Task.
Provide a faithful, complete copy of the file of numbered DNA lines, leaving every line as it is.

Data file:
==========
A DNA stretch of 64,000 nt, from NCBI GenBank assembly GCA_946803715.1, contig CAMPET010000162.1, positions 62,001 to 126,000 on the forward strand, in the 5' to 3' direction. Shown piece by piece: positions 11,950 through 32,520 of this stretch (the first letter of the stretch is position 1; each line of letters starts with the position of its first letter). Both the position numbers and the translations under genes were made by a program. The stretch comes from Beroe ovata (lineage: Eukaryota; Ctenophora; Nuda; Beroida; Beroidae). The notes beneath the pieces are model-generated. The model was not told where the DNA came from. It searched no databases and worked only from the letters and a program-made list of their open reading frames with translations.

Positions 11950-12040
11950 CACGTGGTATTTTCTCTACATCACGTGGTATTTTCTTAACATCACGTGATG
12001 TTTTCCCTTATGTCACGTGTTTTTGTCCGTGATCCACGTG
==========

A DNA stretch of 64,000 nt, from NCBI GenBank assembly GCA_946803715.1, contig CAMPET010000162.1, positions 62,001 to 126,000 on the forward strand, in the 5' to 3' direction. Shown piece by piece: positions 11,950 through 32,520 of this stretch (the first letter of the stretch is position 1; each line of letters starts with the position of its first letter). Both the position numbers and the translations under genes were made by a program. The stretch comes from Beroe ovata (lineage: Eukaryota; Ctenophora; Nuda; Beroida; Beroidae). The notes beneath the pieces are model-generated. The model was not told where the DNA came from. It searched no databases and worked only from the letters and a program-made list of their open reading frames with translations.

Positions 11950-12040
11950 CACGTGGTATTTTCTCTACATCACGTGGTATTTTCTTAACATCACGTGATG
12001 TTTTCCCTTATGTCACGTGTTTTTGTCCGTGATCCACGTG